Teach Smarter, Not Harder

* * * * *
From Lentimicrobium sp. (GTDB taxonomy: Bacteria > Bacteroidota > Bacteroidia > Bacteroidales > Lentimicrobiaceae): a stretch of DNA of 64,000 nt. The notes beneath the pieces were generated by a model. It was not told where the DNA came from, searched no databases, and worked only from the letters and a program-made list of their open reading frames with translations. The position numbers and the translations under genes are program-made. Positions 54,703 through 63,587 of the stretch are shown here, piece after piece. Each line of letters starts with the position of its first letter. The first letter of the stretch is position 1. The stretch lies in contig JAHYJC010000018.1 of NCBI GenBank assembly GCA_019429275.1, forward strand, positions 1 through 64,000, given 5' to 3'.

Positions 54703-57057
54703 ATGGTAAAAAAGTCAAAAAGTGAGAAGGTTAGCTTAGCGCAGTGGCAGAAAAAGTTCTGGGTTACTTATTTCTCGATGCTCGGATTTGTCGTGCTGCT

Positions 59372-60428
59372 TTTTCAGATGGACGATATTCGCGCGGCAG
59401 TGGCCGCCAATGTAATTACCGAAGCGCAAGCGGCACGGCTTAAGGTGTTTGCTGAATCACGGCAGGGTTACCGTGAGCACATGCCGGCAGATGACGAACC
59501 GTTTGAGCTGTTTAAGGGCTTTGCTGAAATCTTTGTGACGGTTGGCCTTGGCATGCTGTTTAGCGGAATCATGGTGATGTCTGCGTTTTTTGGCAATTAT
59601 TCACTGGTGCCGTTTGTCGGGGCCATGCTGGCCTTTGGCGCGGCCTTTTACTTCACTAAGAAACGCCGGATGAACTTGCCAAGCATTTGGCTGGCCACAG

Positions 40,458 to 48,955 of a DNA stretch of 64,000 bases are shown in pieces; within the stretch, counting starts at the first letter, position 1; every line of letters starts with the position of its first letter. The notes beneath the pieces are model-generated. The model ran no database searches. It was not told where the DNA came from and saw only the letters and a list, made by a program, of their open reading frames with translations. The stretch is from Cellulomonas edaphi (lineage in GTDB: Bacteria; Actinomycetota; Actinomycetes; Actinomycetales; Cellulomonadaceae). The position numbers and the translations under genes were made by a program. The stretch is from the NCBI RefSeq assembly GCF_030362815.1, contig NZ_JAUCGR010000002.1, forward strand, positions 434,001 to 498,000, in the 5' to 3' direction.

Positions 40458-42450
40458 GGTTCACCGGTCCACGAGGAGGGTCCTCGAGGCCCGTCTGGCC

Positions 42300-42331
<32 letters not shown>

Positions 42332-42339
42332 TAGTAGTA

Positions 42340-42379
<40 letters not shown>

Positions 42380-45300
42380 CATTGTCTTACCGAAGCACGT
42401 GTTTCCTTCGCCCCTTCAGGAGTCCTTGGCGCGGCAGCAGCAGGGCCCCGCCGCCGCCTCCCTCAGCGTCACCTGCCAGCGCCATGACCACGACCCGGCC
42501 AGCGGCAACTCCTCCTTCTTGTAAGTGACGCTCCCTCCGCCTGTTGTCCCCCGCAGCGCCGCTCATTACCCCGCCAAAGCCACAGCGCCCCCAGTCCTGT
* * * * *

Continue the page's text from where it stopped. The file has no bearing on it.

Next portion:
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<ul><li> 1. Seven Strategiesfor Formative AssessmentHAMBLEN COUNTY DEPARTMENT OF EDUCATION SUMMER 2012Monday, May 21, 12</li></ul><p> 2. HousekeepingRestroomBreaksUse of the libraryLunchQuestionsHAMBLEN COUNTY DEPARTMENT OF EDUCATION SUMMER 2012Monday, May 21, 12 3. Poll Take out your cellphones!HAMBLEN COUNTY DEPARTMENT OF EDUCATION SUMMER 2012Monday, May 21, 12 4. http://www.todaysmeet.com/TSNH Access from a laptop, iPad, smartphone, or other wired device. Use this site to ask questions and make comments. The site will be up for one year.HAMBLEN COUNTY DEPARTMENT OF EDUCATION SUMMER 2012Monday, May 21, 12 5. Learning TargetI can recognize formative assessmenttechniques and plan for their use ineffective classroom instruction.HAMBLEN COUNTY DEPARTMENT OF EDUCATION SUMMER 2012Monday, May 21, 12 6. IntroductionHAMBLEN COUNTY DEPARTMENT OF EDUCATION SUMMER 2012Monday, May 21, 12 7. Formative Assessment Formal and informal processes teachers and students use to gather evidence for the purpose of improving learning.HAMBLEN COUNTY DEPARTMENT OF EDUCATION SUMMER 2012Monday, May 21, 12 8. Summative Assessment Assessments that provide evidence of student achievement for the purpose of making a judgement about student competence or program effectiveness.HAMBLEN COUNTY DEPARTMENT OF EDUCATION SUMMER 2012Monday, May 21, 12 9. Conditions Required of Formative AssessmentAligns directly with the content standards to belearned.Tasks match what has been or will be taught.Provides information of sufficient detail to pinpointspecific problems, such as misunderstandings, sothat teachers can make good decisions about whatactions to take, and with whom.The results are available in time to take action withthe students who generated them.Teachers and students do indeed take actionbased on the results.HAMBLEN COUNTY DEPARTMENT OF EDUCATION SUMMER 2012Monday, May 21, 12 10. Activity 1: Is It Formative Assessment?HAMBLEN COUNTY DEPARTMENT OF EDUCATION SUMMER 2012Monday, May 21, 12 11. Benefits of Formative AssessmentWho is and is not understanding the lesson.What are this students strengths and needs?What misconceptions do I need to address?What feedback should I give students?What adjustments do I need to make to instruction?How should I group students?What differentiation do I need to prepare?Student becomes self-directed.Students develop the capacity to monitor the quality oftheir own work during production.HAMBLEN COUNTY DEPARTMENT OF EDUCATION SUMMER 2012Monday, May 21, 12 12. Seven Strategies of Assessment for LearningWhere Am I Going?Strategy 1: Provide students with a clear and understandable vision of the learningtarget.Strategy 2: Use examples and models of strong and weak work.Where Am I Now?Strategy 3: Offer regular descriptive feedback.Strategy 4: Teach students to self-assess and set goals.How Can I Close the Gap?Strategy 5: Design lessons to focus on learning target or aspect of quality at a time.Strategy 6: Teach students focused revision.Strategy 7: Engage students in self-reflection, and let them keep track of and sharetheir learningHAMBLEN COUNTY DEPARTMENT OF EDUCATION SUMMER 2012Monday, May 21, 12 13. Strategies Provide students with a clear and understandable vision of the learning target. Use examples and models of strong and weak work.HAMBLEN COUNTY DEPARTMENT OF EDUCATION SUMMER 2012Monday, May 21, 12 14. Poll ResultsHAMBLEN COUNTY DEPARTMENT OF EDUCATION SUMMER 2012Monday, May 21, 12 15. Where am I Going?Strategy 1: Clear Learning TargetsHAMBLEN COUNTY DEPARTMENT OF EDUCATION SUMMER 2012Monday, May 21, 12 16. VideoHAMBLEN COUNTY DEPARTMENT OF EDUCATION SUMMER 2012Monday, May 21, 12 17. Learning TargetsBy the end of this section I want you tobe able to understand: How to give students a clear vision of what you want them to know at the end of the lesson. How to use examples and models of strong and weak work.HAMBLEN COUNTY DEPARTMENT OF EDUCATION SUMMER 2012Monday, May 21, 12 18. Performance Goals that focus on taskcompletion.Learning goals - goals that describe theintended learning.HAMBLEN COUNTY DEPARTMENT OF EDUCATION SUMMER 2012Monday, May 21, 12 19. Learning GoalsResearch by Black and Wiliam shows thatwhen students are given learning goals,goals that describe the intended learning,they perform significantly better thanstudents who are given performancegoals, goals that focus on task completion.HAMBLEN COUNTY DEPARTMENT OF EDUCATION SUMMER 2012Monday, May 21, 12 20. I Can!We want to make sure our learning goalsare written so the students understandthem!! It is best to put them in I Canstatements, or My goal is. or We arelearning toHAMBLEN COUNTY DEPARTMENT OF EDUCATION SUMMER 2012Monday, May 21, 12 21. How to Make Target Clear to StudentsIdentify the word(s) an/or phrase(s) needing clarification. Which terms will studentsstruggle with? Imagine stating the target in its original form to your class. Thenenvision the degree of understanding reflected on faces throughout the room. Atwhich word did they lose meaning?Define the term(s) you have identified. Use a dictionary, your textbook, your statecontent standards document, or other reference materials specific to your subject.If you are working with a colleague, come to agreement on definitions.Convert the definition(s) into language your students are likely to understand.Turn the student-friendly definition into an I or a We statement: I am learning to_________; or We are learning to ________. Run it by a colleague for feedback.Try the definition out with students. Note their response. Refine as needed.Let students have a go at this procedure occasionally, using learning targets youthink they could successfully define and paraphrase. Make sure the definition theyconcoct is congruent with your vision of the target.HAMBLEN COUNTY DEPARTMENT OF EDUCATION SUMMER 2012Monday, May 21, 12 22. Student-Friendly Language: InferenceHAMBLEN COUNTY DEPARTMENT OF EDUCATION SUMMER 2012Monday, May 21, 12 23. Student-Friendly Language: Inference 1. Learning target: Make inferences from informational/ expository and literary/narrative text (Grade 2)HAMBLEN COUNTY DEPARTMENT OF EDUCATION SUMMER 2012Monday, May 21, 12 24. Student-Friendly Language: Inference 1. Learning target: Make inferences from informational/ expository and literary/narrative text (Grade 2) 2. Word to be defined: inferenceHAMBLEN COUNTY DEPARTMENT OF EDUCATION SUMMER 2012Monday, May 21, 12 25. Student-Friendly Language: Inference 1. Learning target: Make inferences from informational/ expository and literary/narrative text (Grade 2) 2. Word to be defined: inference 3. Definition: conclusion drawn based on evidence and logicHAMBLEN COUNTY DEPARTMENT OF EDUCATION SUMMER 2012Monday, May 21, 12 26. Student-Friendly Language: Inference 1. Learning target: Make inferences from informational/ expository and literary/narrative text (Grade 2) 2. Word to be defined: inference 3. Definition: conclusion drawn based on evidence and logic 4. Student-friendly definition: a guess based on cluesHAMBLEN COUNTY DEPARTMENT OF EDUCATION SUMMER 2012Monday, May 21, 12 27. Student-Friendly Language: Inference 1. Learning target: Make inferences from informational/ expository and literary/narrative text (Grade 2) 2. Word to be defined: inference 3. Definition: conclusion drawn based on evidence and logic 4. Student-friendly definition: a guess based on clues 5. Student-friendly target: I can make inferences from what I read. This means that I can make guesses based on clues when reading.HAMBLEN COUNTY DEPARTMENT OF EDUCATION SUMMER 2012Monday, May 21, 12 28. Student-Friendly Language: Inference 1. Learning target: Make inferences from informational/ expository and literary/narrative text (Grade 2) 2. Word to be defined: inference 3. Definition: conclusion drawn based on evidence and logic 4. Student-friendly definition: a guess based on clues 5. Student-friendly target: I can make inferences from what I read. This means that I can make guesses based on clues when reading. Notice that for second graders, you may not want to define informational/expository and literary/narrative text in the statement. If you want to define those terms, you may want to create separate statements, e.g., I can read informational text. This means I can read books and articles that tell me facts. And, I can read literary text. That means that I can read stories.HAMBLEN COUNTY DEPARTMENT OF EDUCATION SUMMER 2012Monday, May 21, 12 29. ACTIVITY 2: CREATING A CLEAR LEARNINGTARGETHAMBLEN COUNTY DEPARTMENT OF EDUCATION SUMMER 2012Monday, May 21, 12 30. Activity 2: Create a Learning Target Now we are going to do one. Using the standards I have provided, pick one and make a clear learning target as a group. Record the standard and learning target on the chart paper.HAMBLEN COUNTY DEPARTMENT OF EDUCATION SUMMER 2012Monday, May 21, 12 31. RubricsHAMBLEN COUNTY DEPARTMENT OF EDUCATION SUMMER 2012Monday, May 21, 12 32. Formative AssessmentStudies Black and Wiliam (1998) cite asevidence of the impact of formativeassessment on student achievementinclude the practice of teaching studentsthe criteria by which their work would bejudged.HAMBLEN COUNTY DEPARTMENT OF EDUCATION SUMMER 2012Monday, May 21, 12 33. A good assessment for learning rubricanswers for students the question, Wheream I going?HAMBLEN COUNTY DEPARTMENT OF EDUCATION SUMMER 2012Monday, May 21, 12 34. Student-Friendly RubricArter and Chappuis, 2006 suggest this process for developing astudent-friendly rubric:1. Identify the words and phrases in the adult version that your students might not understand.2. Look these words up in the dictionary or in textbooks. Discuss with colleagues the best phrasing choices for your students.3. Convert the definitions into wording your students will understand. Sometimes you need to convert one word into one or more phrases or sentences.4. Phrase the student-friendly version in the first person.5. Try the rubric out with students. Ask for their feedback.6. Revise as needed.HAMBLEN COUNTY DEPARTMENT OF EDUCATION SUMMER 2012Monday, May 21, 12 35. Match to TargetsThe content of your rubric should matchyour learning targets. When you areconsidering a rubric for possible use, askyourself if it includes the dimensions youwill be teaching. If not, revise the rubric orfind a different one that matches theelements of quality you and your district orstate believe are important.HAMBLEN COUNTY DEPARTMENT OF EDUCATION SUMMER 2012Monday, May 21, 12 36. HAMBLEN COUNTY DEPARTMENT OF EDUCATION SUMMER 2012Monday, May 21, 12 37. Student WorkThe features of excellent work should beso transparent that students can learn toevaluate their own work in the same waythat their teachers would.Frederikksen &amp; Collins, 1989, quoted inShepard, 2001, p 1092HAMBLEN COUNTY DEPARTMENT OF EDUCATION SUMMER 2012Monday, May 21, 12 38. Examples and Models of Strong and Weak WorkSamples should be: Anonymous Find on state or provincial websites Ask students for permission to use their work as a teaching example and save it for the next year. Create your own example, inserting errors students typically make.HAMBLEN COUNTY DEPARTMENT OF EDUCATION SUMMER 2012Monday, May 21, 12 39. Table Protocol for Analyzing Sample PapersStudents working in small groups can follow this protocol to work through the process ofanalyzing samples for one or more criteria (traits) on the scoring rubric. They can taketurns around the table acting as moderator.1. Everyone reads the scoring guide for __________ (specify trait) in this order:The highest level, the lowest level, and then the middle level or levels.2. The moderator reads the sample paper aloud.3. Everyone else thinks, Strong or weak for _____________ (specified trait)/4. Everyone (including the moderator) silently and independently reads the high orlow level of the rubric corresponding to their own judgments of strong or weak. Ifthe high or low level doesnt describe the sample well, then read the middle level(or progressing toward the middle) until you find the phrases that accuratelydescribe the quality of the sample. Everyone writes down his or her score.5. When all are ready, the moderator conducts the vote and tallies the scores.6. The moderator conducts the discussion- What did you give it and why? encouraging the use of the scoring rubrics language and concepts.HAMBLEN COUNTY DEPARTMENT OF EDUCATION SUMMER 2012Monday, May 21, 12 40. Table Talk: Reflecting on Strategies 1 and 2How do you plan on communicating theintended learning of a lesson, activity, task,project, or unit to students?How would you explain the difference betweena learning goal and a performance goal?HAMBLEN COUNTY DEPARTMENT OF EDUCATION SUMMER 2012Monday, May 21, 12 41. ConclusionBy making the learning targets or goalsclear to students from the outset, webuild student confidence and increasethe chances that students will reach thetarget.HAMBLEN COUNTY DEPARTMENT OF EDUCATION SUMMER 2012Monday, May 21, 12 42. By the end of this section I wanted you tobe able to understand: How to give students a clear vision of what you want them to know at the end of the lesson. How to use examples and models of strong and weak work. Did we achieve our goal?HAMBLEN COUNTY DEPARTMENT OF EDUCATION SUMMER 2012Monday, May 21, 12 43. BreakWhen you return from break, nd a partner from adifferent grade level and a different school.HAMBLEN COUNTY DEPARTMENT OF EDUCATION SUMMER 2012Monday, May 21, 12 44. Break Activity: Think, Pair, SharePlease find a partner from a differentschool and different grade level that youteach and discuss the following questions: When do students in my class receivefeedback on their progress? What forms does feedback take in myclassroom? What do I expect students to do withfeedback information?HAMBLEN COUNTY DEPARTMENT OF EDUCATION SUMMER 2012Monday, May 21, 12 45. Effective Feedback Where am I now?HAMBLEN COUNTY DEPARTMENT OF EDUCATION SUMMER 2012Monday, May 21, 12 46. Feedback is effective when it consists of information about progress, and/or about how to proceed. Hattie and Timperley, 2007, p. 89HAMBLEN COUNTY DEPARTMENT OF EDUCATION SUMMER 2012Monday, May 21, 12 47. The presence of feedback does not improvelearning. It is the quality that determines itseffectiveness.HAMBLEN COUNTY DEPARTMENT OF EDUCATION SUMMER 2012Monday, May 21, 12 48. Characteristics of Effective FeedbackHAMBLEN COUNTY DEPARTMENT OF EDUCATION SUMMER 2012Monday, May 21, 12 49. What is the purpose of intervention feedback?HAMBLEN COUNTY DEPARTMENT OF EDUCATION SUMMER 2012Monday, May 21, 12 50. Intervention feedbackIdentifying areas in need of improvementand providing enough information so thatthe student understands what to do nextHAMBLEN COUNTY DEPARTMENT OF EDUCATION SUMMER 2012Monday, May 21, 12 51. Although many students enjoy praise, if thepraise is directed to characteristics of the learnerrather than t...</p>